12. As the tide ebbed over a three hour interval, the stern of the scow dropped on the falling tide and the great quantity of water in its hull flooded aft, substantially reducing its stability and materially increasing its tendency to shift the cargo of gravel and sand on deck. The scow's lying at an angle to the bank would tend to induce tipping. The above forces in conjunction with its prior list and unseaworthy condition caused the bow of H.S. 89 to slide from the shelf on which it had rested and capsize (7, 23, 27-8, 32-4, 45,49-51, 252-4, 276-7; Resp.Exhs. ADEM). The Steers scow capsized about noon, January 13, 1949, in the Arthur Kill at the point where it had been beached early that morning, careening first to starboard throwing part of its load and then turning completely over to port (9, 10, 25, 33).

 13. The opportunities for observation on the part of libellant's witnesses were limited because of the activities in which they were engaged and the respective locations on the Henry Steers from which they purportedly observed the traffic at or below the bridge. The Steers Marine Superintendent was inside the scow as it commenced to capsize and jumped aboard the starboard side of the tug. The Henry Steers' master, engineer and fireman at this time were occupied in tending the lines, siphon and pumps. Immediately thereafter, the engineer and fireman went to the engine and fire rooms of the tug. Upon letting go all but one line to the scow, the Henry Steers' master went to the pilot house and backed the tug away from the overturned scow (10-11, 33, 37-9, 41, 78, 81, 84-6, 96-7, 106-7, 115-16, 118).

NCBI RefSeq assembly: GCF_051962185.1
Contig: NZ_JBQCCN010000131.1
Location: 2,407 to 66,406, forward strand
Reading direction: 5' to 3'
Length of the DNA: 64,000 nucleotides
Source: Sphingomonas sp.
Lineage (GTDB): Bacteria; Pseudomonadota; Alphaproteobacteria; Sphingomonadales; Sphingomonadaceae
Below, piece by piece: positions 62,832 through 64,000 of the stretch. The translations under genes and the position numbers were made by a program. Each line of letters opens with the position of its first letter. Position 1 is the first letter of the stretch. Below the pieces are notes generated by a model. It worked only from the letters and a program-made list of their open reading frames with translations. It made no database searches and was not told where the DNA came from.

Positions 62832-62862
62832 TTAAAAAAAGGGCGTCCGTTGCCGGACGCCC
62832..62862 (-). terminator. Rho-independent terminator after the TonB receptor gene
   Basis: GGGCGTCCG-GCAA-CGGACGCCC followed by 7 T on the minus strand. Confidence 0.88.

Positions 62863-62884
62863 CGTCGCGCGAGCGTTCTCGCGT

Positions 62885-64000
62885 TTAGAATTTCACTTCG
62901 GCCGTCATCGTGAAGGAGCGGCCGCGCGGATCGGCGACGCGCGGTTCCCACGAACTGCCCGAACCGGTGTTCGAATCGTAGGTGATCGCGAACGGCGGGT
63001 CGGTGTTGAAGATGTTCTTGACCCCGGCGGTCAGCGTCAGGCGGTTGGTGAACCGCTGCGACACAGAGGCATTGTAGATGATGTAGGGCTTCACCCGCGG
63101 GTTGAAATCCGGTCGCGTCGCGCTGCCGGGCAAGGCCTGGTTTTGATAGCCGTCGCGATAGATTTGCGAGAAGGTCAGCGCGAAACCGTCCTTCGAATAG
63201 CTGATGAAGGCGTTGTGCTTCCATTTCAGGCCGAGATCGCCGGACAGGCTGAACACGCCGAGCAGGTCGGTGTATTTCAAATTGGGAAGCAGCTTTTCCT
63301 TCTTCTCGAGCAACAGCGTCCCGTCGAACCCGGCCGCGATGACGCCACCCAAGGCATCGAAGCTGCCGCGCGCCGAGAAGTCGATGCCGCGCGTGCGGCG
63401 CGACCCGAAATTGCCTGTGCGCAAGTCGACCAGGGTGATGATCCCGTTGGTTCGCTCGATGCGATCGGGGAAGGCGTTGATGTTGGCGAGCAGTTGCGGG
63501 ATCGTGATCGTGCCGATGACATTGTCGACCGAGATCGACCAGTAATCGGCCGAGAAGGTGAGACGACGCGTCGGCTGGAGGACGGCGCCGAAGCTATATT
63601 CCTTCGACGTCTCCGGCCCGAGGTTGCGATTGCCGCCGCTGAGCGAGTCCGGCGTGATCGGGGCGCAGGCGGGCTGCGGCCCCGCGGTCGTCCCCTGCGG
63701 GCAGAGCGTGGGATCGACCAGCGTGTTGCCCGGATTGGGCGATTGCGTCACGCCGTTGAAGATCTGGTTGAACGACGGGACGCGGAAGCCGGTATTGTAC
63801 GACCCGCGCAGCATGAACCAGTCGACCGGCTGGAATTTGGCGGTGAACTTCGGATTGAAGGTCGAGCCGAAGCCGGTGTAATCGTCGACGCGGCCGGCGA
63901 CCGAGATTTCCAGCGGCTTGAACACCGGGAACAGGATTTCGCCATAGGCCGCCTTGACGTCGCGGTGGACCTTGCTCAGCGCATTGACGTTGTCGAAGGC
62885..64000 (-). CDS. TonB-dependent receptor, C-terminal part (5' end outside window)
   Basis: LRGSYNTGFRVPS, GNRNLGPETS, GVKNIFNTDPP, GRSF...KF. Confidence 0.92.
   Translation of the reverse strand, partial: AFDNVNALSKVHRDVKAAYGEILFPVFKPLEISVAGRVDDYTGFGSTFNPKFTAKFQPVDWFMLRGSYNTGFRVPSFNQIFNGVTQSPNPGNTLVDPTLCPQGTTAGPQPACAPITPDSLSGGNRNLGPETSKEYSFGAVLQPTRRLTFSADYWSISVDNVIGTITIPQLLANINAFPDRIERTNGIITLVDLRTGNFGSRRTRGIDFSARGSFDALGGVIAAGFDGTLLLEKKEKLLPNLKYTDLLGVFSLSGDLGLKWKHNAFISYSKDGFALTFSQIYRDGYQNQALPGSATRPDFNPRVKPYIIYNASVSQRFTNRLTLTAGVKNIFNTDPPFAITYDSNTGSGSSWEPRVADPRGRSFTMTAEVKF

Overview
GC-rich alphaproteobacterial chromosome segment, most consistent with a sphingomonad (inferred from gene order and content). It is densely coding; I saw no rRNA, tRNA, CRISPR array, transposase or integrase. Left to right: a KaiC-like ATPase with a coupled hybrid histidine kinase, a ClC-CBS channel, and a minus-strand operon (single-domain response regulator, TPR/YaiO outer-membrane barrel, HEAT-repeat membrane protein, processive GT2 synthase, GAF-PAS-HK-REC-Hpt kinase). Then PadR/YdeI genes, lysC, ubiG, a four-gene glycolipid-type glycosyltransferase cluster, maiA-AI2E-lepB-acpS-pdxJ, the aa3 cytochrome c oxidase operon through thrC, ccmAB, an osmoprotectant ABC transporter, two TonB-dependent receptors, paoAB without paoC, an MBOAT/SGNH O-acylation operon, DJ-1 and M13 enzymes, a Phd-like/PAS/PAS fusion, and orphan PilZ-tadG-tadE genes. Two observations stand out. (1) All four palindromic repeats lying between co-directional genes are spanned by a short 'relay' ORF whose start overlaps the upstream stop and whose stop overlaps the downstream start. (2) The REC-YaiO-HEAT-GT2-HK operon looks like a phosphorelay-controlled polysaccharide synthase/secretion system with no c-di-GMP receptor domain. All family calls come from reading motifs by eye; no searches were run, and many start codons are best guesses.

14. The two unidentified light tugs, which libellant's witnesses testified they saw for the first time below the B. & O. bridge proceeding in a south bound direction, were 1000 to 1200 feet away when first sighted. None of libellant's witnesses noticed these tugs until after the scow had capsized and the Henry Steers had backed away (39, 41, 81, 97, 106-7, 118; Resp. Exhs. B, E). The witnesses were unable to identify either tug by name. Their description of the tugs which they asserted were Moran vessels fitted the description of tugs owned by others operating in the Harbor (34-7, 121-3).

 15. Libellant did not produce any witness who saw the scow capsize due to any swell created by the two tugs purportedly sighted at or below the bridge, nor offered any credible testimony as to the speed of the tugs (13, 14, 78-9, 89-108, 113-14). None of the captains on the three Steers scows quietly moored across the Kill from H.S. 89 at the cement dock were called to testify regarding swells (5, 19-20). However, seventeen vessels, none of which were respondent's, were logged through the B. & O. bridge between 6:30 a.m. and 1:00 p.m. Thirteen of these were noted by the bridge engineer between 8:00 a.m. and 1:00 p.m. (Resp. Exh. ,). The Arthur Kill is subject to continuous traffic (210, 167; Resp. Exh. E).